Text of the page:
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William Lamport was born in Wexford town in 1611 to parents Richard and Anastasia.  He would go on to become an inspiration for the Mexican Independence movement of the 19th century.  He was educated in Wexford and Dublin and in 1627 Lamport claims to have been arrested  in for London for distributing Catholic pamphlets.  He fell in with a gang of pirates and jumped ship in 1630 to resume his studies in La Coruña, Spain, at St. Patrick’s College and his name was Hispanicised to Guillén Lombardo.  He could speak no less than 14 languages. 

He came to the attention of the Duke of Olivares , chief minister of Philip IV, who eventually helped him to enter the service of the King.  He was arrested in 1642 for plotting a rebellion among the native people, the aim of which was to abolish slavery and establish an independent Mexican state, and was sentenced to be burnt at the stake after being tried by the Spanish Inquisition.  He escaped from prison in 1650 and before he was rearrested he had posted pamphlets throughout the city exposing the corruption of the Inquisition.  He spent the best part of the next nine years in solitary confinement, writing over 917 beautiful psalms in Latin.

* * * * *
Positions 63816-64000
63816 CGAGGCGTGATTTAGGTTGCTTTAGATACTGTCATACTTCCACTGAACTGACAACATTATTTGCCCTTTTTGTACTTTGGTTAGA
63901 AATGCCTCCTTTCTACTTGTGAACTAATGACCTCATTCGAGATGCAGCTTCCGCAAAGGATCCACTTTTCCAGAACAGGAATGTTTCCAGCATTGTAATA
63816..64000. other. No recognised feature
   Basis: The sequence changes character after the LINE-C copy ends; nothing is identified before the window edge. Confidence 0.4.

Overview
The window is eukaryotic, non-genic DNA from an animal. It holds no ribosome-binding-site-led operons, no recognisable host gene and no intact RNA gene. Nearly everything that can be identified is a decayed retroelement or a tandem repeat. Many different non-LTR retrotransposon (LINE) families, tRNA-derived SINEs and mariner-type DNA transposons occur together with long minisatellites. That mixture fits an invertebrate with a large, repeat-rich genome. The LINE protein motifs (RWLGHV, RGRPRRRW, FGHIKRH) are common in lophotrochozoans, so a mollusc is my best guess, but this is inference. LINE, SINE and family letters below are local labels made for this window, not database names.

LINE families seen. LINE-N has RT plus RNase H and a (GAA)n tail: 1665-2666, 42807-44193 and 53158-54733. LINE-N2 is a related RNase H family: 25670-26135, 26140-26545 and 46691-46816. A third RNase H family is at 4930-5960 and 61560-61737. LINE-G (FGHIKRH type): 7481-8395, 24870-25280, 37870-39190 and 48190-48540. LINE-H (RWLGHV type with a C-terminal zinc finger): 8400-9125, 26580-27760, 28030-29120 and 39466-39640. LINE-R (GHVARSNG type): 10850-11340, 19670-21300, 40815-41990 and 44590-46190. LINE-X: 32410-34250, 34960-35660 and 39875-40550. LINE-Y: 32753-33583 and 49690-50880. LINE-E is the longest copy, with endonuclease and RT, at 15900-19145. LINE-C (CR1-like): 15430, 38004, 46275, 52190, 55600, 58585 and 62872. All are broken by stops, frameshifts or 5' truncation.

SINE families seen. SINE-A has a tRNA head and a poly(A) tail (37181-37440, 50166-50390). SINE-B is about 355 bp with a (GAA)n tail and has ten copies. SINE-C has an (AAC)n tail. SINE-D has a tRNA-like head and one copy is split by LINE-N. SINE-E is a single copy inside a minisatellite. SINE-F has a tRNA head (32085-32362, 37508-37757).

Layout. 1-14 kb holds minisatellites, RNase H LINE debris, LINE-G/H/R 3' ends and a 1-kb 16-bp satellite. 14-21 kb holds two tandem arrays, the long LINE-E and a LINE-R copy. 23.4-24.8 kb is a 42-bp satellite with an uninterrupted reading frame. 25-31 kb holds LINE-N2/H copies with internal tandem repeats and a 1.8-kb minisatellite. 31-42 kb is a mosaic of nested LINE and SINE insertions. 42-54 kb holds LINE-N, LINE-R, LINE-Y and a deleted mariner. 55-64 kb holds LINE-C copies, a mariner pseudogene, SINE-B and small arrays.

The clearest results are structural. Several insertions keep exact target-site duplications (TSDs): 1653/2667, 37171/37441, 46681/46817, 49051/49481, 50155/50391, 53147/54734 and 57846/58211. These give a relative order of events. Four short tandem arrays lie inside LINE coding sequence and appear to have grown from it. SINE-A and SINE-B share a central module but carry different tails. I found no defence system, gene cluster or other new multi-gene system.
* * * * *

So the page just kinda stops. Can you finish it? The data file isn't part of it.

Lamport hanged himself in 1659 before he was due to be executed.  A statue of Lamport is inside the Angel of Independence  - a major historical monument in Mexico City.  He inspired the character of Zorro in a bestselling 1919 novel, which was later adapted for a movie with Douglas Fairbanks. 

Picture:  Putnam Foundation, Timken Museum of Art, San Diego by Peter Paul Rubens.

Sources:  Historyireland.com, The Irish Times, Familylambert.net, Wikipedia

 

Additional Information
Date of Birth 1611  
Date of Death 1659  
Father (First Name/s and Surname) Richard Lamport  
Mother (First Name/s and Maiden) Anastasia Sutton  

Communities Associated with this Ancestor